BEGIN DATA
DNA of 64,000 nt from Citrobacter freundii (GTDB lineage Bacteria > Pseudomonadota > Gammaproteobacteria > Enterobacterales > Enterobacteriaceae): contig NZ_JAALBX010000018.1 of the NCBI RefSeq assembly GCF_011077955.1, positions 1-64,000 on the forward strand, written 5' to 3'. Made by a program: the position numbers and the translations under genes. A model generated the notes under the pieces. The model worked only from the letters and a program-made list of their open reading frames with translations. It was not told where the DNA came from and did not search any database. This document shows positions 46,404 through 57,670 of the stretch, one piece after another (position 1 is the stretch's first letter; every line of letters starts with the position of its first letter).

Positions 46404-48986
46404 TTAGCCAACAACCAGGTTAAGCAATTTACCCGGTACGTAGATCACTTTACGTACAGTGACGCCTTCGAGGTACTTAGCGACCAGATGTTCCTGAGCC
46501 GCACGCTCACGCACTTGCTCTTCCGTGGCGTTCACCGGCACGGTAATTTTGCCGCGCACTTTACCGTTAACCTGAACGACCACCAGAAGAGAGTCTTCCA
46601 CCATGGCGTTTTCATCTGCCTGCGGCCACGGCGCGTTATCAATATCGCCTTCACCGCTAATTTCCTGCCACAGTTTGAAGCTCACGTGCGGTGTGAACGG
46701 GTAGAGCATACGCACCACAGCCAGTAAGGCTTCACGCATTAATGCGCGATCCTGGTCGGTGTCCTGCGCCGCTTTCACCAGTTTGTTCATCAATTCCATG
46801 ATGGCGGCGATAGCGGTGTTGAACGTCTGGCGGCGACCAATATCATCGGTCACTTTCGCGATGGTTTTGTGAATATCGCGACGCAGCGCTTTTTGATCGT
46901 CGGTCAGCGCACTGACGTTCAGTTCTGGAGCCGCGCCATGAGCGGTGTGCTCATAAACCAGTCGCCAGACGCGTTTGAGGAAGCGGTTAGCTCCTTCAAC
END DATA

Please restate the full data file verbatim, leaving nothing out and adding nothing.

DNA of 64,000 nt from Citrobacter freundii (GTDB lineage Bacteria > Pseudomonadota > Gammaproteobacteria > Enterobacterales > Enterobacteriaceae): contig NZ_JAALBX010000018.1 of the NCBI RefSeq assembly GCF_011077955.1, positions 1-64,000 on the forward strand, written 5' to 3'. Made by a program: the position numbers and the translations under genes. A model generated the notes under the pieces. The model worked only from the letters and a program-made list of their open reading frames with translations. It was not told where the DNA came from and did not search any database. This document shows positions 46,404 through 57,670 of the stretch, one piece after another (position 1 is the stretch's first letter; every line of letters starts with the position of its first letter).

Positions 46404-48986
46404 TTAGCCAACAACCAGGTTAAGCAATTTACCCGGTACGTAGATCACTTTACGTACAGTGACGCCTTCGAGGTACTTAGCGACCAGATGTTCCTGAGCC
46501 GCACGCTCACGCACTTGCTCTTCCGTGGCGTTCACCGGCACGGTAATTTTGCCGCGCACTTTACCGTTAACCTGAACGACCACCAGAAGAGAGTCTTCCA
46601 CCATGGCGTTTTCATCTGCCTGCGGCCACGGCGCGTTATCAATATCGCCTTCACCGCTAATTTCCTGCCACAGTTTGAAGCTCACGTGCGGTGTGAACGG
46701 GTAGAGCATACGCACCACAGCCAGTAAGGCTTCACGCATTAATGCGCGATCCTGGTCGGTGTCCTGCGCCGCTTTCACCAGTTTGTTCATCAATTCCATG
46801 ATGGCGGCGATAGCGGTGTTGAACGTCTGGCGGCGACCAATATCATCGGTCACTTTCGCGATGGTTTTGTGAATATCGCGACGCAGCGCTTTTTGATCGT
46901 CGGTCAGCGCACTGACGTTCAGTTCTGGAGCCGCGCCATGAGCGGTGTGCTCATAAACCAGTCGCCAGACGCGTTTGAGGAAGCGGTTAGCTCCTTCAAC